At the start, yeah, because I hadn’t found my tribe. I think from speaking up that I found so many people that felt similarly and now my group is comprised of amazing trans people and so many amazing burlesque and AFAB performers and artists of colour. I feel like my clique and that of the people I operate with is we are all people that feel the same way about being pushed to the side. It’s nice to be able to stand there sometimes and be like, ‘Well, now I’ve got a platform. We can do things together and bring us all to the front’. Sydney drag has had a huge renaissance of that philosophy in the last few years. I remember one of my nights on Oxford Street that I started called Sideshow Alley. I’d always been called a freak and they say that drag queens are freaks and I was like, ‘Well, if I’m a freak I’m gonna do a show where I’m a sideshow freak’ and I booked all circus performers and burlesque artists. I was told that I was the first person to book a woman on a main Oxford Street stage for the first time in 5-10 years that wasn’t just a supporting act. I remember people were tearing down my posters outside the venue and the venue got sent messages being saying ‘You’re destroying drag in the city. You’re letting a nobody bring women onto the stage’ or ‘This is this used to be a space for gay men and now blah, blah, blah…’ I remember seeing all that and being like, ‘Oh, it’s working. I’m obviously making an impact and ruffling feathers’. Now on Oxford Street my friend Spacey, an amazing AFAB performer, runs every Thursday night at Universal. It’s her night, she hosts, she books; it’s just like a snowball effect. It’s nice to have been part of the the push, working together with a community of people to achieve a goal of opening up spaces. When I first starting going out on Oxford Street, it felt like a very exclusionary space for people that didn’t fit what was shown as like the Go-Go dancers or the boys behind the bar or the drag queens that were in the spotlight. I was like, ‘That doesn’t feel like me’.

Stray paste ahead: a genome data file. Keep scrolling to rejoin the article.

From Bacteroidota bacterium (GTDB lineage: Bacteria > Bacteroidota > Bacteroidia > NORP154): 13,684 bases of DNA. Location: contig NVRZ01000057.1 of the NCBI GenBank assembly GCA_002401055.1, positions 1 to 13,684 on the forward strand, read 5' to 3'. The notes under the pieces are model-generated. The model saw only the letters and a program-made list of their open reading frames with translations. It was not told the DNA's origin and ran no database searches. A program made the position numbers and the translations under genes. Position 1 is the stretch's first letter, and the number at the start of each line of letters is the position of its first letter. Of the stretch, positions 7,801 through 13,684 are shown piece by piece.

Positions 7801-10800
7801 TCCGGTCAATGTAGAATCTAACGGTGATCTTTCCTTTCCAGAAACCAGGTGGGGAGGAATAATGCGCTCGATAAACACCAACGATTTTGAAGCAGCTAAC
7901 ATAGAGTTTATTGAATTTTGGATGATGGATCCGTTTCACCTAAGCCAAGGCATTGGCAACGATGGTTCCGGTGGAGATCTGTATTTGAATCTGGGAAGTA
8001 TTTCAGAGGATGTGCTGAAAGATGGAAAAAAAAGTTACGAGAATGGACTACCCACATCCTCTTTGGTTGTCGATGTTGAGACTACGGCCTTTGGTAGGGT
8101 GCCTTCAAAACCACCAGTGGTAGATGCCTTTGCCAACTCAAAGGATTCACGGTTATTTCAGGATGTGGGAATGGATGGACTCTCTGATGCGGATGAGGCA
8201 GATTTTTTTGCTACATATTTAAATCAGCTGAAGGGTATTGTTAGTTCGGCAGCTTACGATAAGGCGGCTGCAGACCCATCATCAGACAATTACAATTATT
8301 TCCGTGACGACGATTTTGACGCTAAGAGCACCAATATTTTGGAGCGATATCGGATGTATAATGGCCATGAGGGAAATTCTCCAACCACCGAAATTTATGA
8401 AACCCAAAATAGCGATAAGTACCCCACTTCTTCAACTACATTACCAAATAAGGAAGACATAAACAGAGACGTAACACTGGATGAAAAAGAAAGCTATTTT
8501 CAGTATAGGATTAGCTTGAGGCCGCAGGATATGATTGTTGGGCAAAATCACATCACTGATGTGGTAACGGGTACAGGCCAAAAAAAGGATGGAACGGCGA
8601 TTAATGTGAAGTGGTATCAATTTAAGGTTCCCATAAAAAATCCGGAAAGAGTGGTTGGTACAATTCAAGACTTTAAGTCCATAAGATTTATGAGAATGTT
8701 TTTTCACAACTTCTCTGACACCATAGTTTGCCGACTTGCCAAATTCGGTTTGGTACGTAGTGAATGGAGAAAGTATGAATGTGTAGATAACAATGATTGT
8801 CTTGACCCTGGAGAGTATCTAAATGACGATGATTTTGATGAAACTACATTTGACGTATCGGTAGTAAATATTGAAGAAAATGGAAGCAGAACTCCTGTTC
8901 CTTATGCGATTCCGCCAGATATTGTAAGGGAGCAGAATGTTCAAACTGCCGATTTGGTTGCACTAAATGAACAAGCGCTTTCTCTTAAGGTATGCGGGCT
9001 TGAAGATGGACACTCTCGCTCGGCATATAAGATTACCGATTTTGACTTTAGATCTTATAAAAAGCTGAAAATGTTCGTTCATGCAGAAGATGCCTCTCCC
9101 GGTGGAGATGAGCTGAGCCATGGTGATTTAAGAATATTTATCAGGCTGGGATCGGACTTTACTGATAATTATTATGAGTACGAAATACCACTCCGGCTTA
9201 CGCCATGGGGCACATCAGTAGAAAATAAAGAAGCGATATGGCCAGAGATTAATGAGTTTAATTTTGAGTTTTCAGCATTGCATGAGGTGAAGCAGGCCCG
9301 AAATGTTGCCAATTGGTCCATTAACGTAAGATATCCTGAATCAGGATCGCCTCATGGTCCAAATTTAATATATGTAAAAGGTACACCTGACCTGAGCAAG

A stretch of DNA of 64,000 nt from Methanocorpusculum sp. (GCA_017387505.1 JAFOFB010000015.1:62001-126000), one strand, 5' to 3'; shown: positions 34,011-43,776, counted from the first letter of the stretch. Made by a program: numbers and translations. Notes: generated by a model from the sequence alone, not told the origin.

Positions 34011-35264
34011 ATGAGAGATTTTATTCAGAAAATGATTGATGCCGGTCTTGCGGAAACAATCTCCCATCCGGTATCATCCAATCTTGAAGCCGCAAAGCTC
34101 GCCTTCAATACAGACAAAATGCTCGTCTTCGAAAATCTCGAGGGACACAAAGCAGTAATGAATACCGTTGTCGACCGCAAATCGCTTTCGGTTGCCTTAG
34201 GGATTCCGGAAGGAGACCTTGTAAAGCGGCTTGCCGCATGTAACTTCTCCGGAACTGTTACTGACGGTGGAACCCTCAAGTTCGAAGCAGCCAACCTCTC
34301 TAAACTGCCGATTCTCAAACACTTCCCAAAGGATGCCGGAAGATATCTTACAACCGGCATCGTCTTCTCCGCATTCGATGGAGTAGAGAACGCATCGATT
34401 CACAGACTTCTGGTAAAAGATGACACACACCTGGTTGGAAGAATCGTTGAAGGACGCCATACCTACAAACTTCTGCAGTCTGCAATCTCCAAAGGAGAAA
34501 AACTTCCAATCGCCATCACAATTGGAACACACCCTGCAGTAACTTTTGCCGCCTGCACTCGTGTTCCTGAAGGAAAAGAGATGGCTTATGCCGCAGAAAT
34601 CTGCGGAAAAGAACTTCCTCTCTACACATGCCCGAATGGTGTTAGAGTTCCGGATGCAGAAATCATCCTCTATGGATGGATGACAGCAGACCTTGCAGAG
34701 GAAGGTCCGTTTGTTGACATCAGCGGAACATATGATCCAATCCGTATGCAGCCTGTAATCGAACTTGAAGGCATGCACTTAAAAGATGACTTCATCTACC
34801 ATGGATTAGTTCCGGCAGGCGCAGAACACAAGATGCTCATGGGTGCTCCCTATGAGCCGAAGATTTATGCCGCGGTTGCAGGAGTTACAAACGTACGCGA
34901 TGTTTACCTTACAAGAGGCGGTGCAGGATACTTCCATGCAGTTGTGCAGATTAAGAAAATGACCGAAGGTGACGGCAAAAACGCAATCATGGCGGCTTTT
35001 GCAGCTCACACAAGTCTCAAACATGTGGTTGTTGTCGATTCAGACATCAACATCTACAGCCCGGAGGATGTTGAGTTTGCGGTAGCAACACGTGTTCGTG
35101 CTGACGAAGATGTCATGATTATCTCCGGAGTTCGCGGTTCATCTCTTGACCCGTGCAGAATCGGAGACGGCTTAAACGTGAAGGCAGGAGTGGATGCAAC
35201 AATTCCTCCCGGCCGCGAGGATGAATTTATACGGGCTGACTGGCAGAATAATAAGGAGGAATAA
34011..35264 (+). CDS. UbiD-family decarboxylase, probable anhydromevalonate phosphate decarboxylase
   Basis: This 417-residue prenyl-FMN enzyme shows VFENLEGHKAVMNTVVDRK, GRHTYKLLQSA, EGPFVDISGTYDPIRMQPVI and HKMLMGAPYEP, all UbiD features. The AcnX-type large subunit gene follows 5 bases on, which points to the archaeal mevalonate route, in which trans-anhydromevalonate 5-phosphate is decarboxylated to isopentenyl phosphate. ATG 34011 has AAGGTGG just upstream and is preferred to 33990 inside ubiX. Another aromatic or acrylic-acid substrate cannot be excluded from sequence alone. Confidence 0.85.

Do you feel like the Sydney queer scene has changed?

It’s not so much that I think it’s changed but I think I think people have just found the right spaces in the city to align queer nightlife with. It’s really nice to see people have a bit of a different idea about what’s a safe space and what’s not a safe space. There’s lots of conversations about who runs parties and who’s booking parties. What are they trying to say with that? Where’s the money going? And I’ve been a part of a lot of those conversations. So I wouldn’t even say the city’s changed, I just think people have changed their minds about what they want their queer scene to be like. I think it’s meant that a lot of people feel a lot more included in a lot of different spaces. I think we still have a huge way to go but that’s obviously always the starting point: Are people feeling safe? Because once they feel safe, then they have the roots to succeed and explore every facet of their personalities and identities and that’s really special to see.

Who were the performers that you looked up to growing up?